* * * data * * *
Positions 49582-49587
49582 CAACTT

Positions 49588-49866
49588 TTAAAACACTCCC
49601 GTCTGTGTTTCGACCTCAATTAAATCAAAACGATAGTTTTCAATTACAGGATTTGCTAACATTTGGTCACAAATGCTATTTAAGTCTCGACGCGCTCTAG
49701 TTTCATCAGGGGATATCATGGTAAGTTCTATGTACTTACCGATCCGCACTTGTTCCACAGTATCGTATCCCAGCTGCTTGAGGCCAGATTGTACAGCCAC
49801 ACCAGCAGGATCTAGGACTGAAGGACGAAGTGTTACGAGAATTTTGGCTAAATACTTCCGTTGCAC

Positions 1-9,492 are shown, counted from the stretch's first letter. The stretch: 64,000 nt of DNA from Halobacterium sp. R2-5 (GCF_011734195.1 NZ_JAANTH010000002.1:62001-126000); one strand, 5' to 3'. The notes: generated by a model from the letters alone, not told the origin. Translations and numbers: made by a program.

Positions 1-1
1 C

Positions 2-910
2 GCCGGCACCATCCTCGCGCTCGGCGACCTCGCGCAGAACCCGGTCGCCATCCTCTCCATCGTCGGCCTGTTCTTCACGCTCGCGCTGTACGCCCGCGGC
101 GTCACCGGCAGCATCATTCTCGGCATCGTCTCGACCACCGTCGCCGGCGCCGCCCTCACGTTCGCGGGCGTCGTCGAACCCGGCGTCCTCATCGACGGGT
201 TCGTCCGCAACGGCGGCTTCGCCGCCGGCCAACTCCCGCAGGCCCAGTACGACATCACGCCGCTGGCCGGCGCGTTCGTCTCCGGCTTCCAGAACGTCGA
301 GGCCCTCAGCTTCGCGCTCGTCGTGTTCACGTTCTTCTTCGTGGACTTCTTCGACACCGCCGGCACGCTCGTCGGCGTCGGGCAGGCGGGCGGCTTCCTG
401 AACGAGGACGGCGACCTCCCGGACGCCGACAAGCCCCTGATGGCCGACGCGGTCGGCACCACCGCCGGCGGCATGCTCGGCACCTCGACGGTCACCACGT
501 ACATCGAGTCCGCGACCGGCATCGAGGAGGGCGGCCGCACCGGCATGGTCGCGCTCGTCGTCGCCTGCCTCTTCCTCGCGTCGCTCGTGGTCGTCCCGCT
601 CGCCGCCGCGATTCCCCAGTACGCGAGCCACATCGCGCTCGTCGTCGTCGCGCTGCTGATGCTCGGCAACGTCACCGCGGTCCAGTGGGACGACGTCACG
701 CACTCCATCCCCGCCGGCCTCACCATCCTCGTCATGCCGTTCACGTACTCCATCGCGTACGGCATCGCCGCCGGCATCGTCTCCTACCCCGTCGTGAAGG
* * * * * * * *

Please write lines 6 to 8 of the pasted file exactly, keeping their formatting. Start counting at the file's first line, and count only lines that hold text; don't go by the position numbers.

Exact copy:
49701 TTTCATCAGGGGATATCATGGTAAGTTCTATGTACTTACCGATCCGCACTTGTTCCACAGTATCGTATCCCAGCTGCTTGAGGCCAGATTGTACAGCCAC
49801 ACCAGCAGGATCTAGGACTGAAGGACGAAGTGTTACGAGAATTTTGGCTAAATACTTCCGTTGCAC

Positions 1-9,492 are shown, counted from the stretch's first letter. The stretch: 64,000 nt of DNA from Halobacterium sp. R2-5 (GCF_011734195.1 NZ_JAANTH010000002.1:62001-126000); one strand, 5' to 3'. The notes: generated by a model from the letters alone, not told the origin. Translations and numbers: made by a program.